2
\$\begingroup\$

I'm helping someone teach an embedded programming course at my university, and he's starting to cover i2C in class. SPI is next. We're trying to come up with a groovy, easy-to-interface, low-cost i2C/SPI peripheral that we could assign as a class project.

I do a lot of electronics design on the side, so I've had my fair share of interfacing with MEMS/light/temperature sensors, peripheral expanders, drivers, and everything else under the sun. I'm having a hard time coming up with a good project, though, because it seems like everything I can think of is:

  • Way too complicated (many peripherals tend to have dozens of registers required to get the device working)
  • Boring (there's nothing to get excited about when you get a temperature or barometric sensor working)
  • Expensive (we'd like to be able to buy a class set of 35 modules, so keeping things in the $2-5 range would be great!)
  • Circuit/analog-heavy (Ideally, the peripheral would be breadboardable relatively easily, without too much support circuitry; it needs to be 5V compatible)

What say you, electronics community? Bonus points for coming up with a wacky (yet straightforward) project to actually make use of said sensor.

\$\endgroup\$
1
  • \$\begingroup\$ GPIO expanders are real easy and practical, 24xxx or similar EEPROMs as well \$\endgroup\$ Mar 13, 2016 at 3:02

3 Answers 3

4
\$\begingroup\$

I start a similar class in a few weeks. In my class the students must choose their subject chip themselves, but I made a list of suggestions based on what is available on the well-known Chinese websites. (I looked wider than just SPI and I2C). The tag names are Dutch, but you might guess what they mean. Maybe it contains some things you can use. I'll keep an eye on the other suggestions that are made :)

A/D converters: HX711, AD7705, ADC0832, ADS1015, ADS1115, ADS1256, MAX6675, NCP3202, MCP3208, PCF8591, TLC1543

D/A converters : PCF8591, PT8211, M62392, DAC7612, DAC7800, TLC5615

Gyro’s, accelerometers, magnetometers : MPU-6050, LSM303, ADXL335, ADXL345, HMC5883L, MMA7455

HF modules, transceivers : RF1100SE, RFM73, NRF2401, NRF905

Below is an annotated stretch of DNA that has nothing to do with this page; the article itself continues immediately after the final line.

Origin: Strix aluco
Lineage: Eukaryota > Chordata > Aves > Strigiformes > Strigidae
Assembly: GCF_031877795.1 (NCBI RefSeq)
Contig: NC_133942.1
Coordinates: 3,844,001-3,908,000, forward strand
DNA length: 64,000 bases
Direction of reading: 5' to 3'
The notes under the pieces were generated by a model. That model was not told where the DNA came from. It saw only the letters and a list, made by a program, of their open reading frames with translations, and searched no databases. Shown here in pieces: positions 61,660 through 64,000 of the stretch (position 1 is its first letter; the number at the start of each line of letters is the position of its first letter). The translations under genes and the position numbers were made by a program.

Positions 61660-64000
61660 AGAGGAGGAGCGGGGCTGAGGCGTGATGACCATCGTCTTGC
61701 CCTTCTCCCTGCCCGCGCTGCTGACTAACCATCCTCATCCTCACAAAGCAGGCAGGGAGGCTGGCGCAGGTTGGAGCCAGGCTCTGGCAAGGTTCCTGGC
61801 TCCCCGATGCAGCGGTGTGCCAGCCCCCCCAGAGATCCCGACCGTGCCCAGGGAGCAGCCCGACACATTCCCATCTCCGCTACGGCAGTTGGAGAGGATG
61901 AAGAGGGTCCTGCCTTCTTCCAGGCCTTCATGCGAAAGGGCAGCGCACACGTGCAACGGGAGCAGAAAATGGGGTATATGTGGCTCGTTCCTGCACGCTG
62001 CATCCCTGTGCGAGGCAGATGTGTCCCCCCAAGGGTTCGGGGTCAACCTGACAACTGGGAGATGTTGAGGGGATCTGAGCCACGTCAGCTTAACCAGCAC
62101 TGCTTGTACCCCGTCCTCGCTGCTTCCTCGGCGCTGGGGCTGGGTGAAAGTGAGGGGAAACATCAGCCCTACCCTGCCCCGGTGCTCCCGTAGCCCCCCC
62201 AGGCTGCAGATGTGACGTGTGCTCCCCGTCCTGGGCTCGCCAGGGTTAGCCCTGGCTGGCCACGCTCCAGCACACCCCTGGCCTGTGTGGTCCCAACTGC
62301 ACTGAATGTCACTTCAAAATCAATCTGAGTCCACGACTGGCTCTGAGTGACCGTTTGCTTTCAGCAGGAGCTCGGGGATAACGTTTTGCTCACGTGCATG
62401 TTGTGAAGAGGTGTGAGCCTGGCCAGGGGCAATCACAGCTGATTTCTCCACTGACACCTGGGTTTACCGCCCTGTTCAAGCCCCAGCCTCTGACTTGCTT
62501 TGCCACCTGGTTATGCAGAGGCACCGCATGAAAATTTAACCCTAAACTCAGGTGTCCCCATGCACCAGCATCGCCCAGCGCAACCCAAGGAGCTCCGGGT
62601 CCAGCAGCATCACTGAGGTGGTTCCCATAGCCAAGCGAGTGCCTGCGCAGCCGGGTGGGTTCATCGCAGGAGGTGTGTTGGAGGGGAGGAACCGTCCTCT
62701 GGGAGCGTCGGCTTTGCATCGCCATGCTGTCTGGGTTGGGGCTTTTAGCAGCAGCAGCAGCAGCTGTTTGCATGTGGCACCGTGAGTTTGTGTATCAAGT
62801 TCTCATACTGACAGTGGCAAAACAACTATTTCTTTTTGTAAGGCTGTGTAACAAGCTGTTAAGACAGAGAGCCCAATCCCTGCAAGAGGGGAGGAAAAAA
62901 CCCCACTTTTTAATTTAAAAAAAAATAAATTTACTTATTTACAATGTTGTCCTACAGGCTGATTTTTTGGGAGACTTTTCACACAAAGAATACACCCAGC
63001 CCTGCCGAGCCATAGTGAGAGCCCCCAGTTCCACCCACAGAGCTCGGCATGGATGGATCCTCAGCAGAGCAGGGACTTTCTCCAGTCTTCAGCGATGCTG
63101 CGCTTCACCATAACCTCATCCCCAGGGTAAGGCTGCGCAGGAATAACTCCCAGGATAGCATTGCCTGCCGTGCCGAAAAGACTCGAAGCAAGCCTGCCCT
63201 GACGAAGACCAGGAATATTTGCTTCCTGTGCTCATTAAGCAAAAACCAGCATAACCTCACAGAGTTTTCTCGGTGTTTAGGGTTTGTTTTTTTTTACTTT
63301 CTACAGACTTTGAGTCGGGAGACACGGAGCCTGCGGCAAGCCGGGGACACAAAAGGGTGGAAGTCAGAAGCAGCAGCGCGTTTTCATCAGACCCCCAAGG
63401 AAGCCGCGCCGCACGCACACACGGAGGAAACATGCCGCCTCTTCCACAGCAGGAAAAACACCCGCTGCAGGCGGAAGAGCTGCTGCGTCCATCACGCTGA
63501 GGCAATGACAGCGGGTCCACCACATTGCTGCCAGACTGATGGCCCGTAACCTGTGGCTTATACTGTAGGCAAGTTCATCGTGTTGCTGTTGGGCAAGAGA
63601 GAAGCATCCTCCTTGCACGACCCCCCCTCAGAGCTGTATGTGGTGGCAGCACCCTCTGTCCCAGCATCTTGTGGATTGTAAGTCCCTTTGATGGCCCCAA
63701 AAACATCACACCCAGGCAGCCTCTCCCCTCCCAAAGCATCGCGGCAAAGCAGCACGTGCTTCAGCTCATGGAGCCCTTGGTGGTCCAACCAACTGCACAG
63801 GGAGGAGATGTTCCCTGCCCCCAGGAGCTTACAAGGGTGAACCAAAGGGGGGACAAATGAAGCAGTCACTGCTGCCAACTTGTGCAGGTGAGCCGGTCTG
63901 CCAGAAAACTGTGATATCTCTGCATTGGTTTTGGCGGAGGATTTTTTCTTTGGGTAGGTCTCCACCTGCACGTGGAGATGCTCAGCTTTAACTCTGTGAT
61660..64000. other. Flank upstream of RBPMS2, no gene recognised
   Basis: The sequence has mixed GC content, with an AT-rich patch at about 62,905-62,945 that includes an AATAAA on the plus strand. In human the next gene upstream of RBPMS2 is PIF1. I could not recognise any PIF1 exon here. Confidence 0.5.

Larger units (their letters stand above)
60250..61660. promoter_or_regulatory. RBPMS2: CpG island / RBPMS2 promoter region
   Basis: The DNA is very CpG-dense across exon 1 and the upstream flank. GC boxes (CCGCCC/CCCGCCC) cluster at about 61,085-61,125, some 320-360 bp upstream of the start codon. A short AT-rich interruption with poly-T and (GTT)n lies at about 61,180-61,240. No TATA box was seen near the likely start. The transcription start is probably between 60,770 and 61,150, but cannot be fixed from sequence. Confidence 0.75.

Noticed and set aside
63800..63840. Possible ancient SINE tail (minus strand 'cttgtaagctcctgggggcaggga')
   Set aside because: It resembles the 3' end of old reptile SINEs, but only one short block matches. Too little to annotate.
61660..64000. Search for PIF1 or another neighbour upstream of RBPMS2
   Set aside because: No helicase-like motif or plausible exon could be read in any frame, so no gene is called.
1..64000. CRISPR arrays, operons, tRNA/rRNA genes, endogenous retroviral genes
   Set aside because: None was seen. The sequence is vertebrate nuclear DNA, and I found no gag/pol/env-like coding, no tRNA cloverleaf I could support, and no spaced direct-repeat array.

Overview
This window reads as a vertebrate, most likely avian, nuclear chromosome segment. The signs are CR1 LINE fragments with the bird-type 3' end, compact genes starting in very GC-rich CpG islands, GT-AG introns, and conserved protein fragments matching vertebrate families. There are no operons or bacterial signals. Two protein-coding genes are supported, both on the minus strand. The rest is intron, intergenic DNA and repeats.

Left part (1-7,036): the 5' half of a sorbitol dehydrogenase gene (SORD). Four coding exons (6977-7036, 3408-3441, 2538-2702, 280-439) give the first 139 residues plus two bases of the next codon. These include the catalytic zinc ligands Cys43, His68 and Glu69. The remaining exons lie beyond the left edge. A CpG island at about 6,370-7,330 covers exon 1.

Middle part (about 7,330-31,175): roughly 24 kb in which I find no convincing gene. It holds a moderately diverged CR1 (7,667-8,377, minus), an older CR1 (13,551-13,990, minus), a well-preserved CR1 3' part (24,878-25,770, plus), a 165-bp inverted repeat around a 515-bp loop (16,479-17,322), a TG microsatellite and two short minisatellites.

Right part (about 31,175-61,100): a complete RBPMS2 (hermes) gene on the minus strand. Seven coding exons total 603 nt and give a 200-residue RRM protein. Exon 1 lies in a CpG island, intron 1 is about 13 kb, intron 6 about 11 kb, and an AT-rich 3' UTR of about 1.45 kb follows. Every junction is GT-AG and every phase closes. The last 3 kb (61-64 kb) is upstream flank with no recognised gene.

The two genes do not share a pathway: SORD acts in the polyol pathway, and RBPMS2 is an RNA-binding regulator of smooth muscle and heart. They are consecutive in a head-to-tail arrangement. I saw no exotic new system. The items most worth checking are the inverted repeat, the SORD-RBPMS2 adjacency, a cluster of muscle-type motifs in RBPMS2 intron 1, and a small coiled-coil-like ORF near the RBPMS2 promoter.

FM radio’s :RDA5807, Si4703, TEA5767

Licht en/of kleur sensors : TSL2560/2561, BH1750, TCS3200

LED strip drivers : SK6812, WS2812

Temperatuur, vochtigheid, druk, gas – sensors : BMP180, Si7021, AM2321, TGS4161, HR202L, HTU21D, T6603-5, DS1820

LED drivers (dot-matrix): MAX7219, TM1636 (datasheet?), TM1638, TM1640

GPIO extenders: MCP23008, MCP23S08, MPC23017, MCP23S17, 74HC165, 74HC595, 74HC259, TPIC6C595, PCF8574(A)

RTCs (real-time-clocks): DS3231, DS1307, DS1302

Camera: OV7670

Ethernet: ENC28J60, W5100, W5500, LAN8720

Audio decoders: VS1003, VS1053

Diversen : TTP226, groove finger print sensor (?)

OLED display drivers: SSD1306, SSD1351

Grafische LED display drivers: ST7735R, ST7565, ILI9340, KS0108 (5V)

LED matrix displays

Displays met analoge (composiet) input

\$\endgroup\$
2
\$\begingroup\$

LED drivers. Maybe something like the TCA6507 http://www.ti.com/product/TCA6507 a 7 bit "fun light" Not too many registers, and it can do fade on/off and "breathing". Since it's configurable fade functions, they can do different values so not everyone ends up the same.

Doesn't need much support parts. SMD, but you can teach them how to solder tssop to dip boards (easy) or do it for them.

\$\endgroup\$
2
\$\begingroup\$

Take a look at tne M24LR64 dual interface eeprom.

On the I²C side it looks like a boring eeprom, but you can also talk to it wireless via NFC at the same time (most Android phones have this).

That lets you do simple communication from your mobile phone via shared memory to your microcontroller.

They are dirt cheap and even prototype friendly eval-boards are available. There are other I²C eeproms with similar functionality available from other manufacturers as StMicro as well.

\$\endgroup\$

Your Answer

By clicking “Post Your Answer”, you agree to our terms of service and acknowledge you have read our privacy policy.

Not the answer you're looking for? Browse other questions tagged or ask your own question.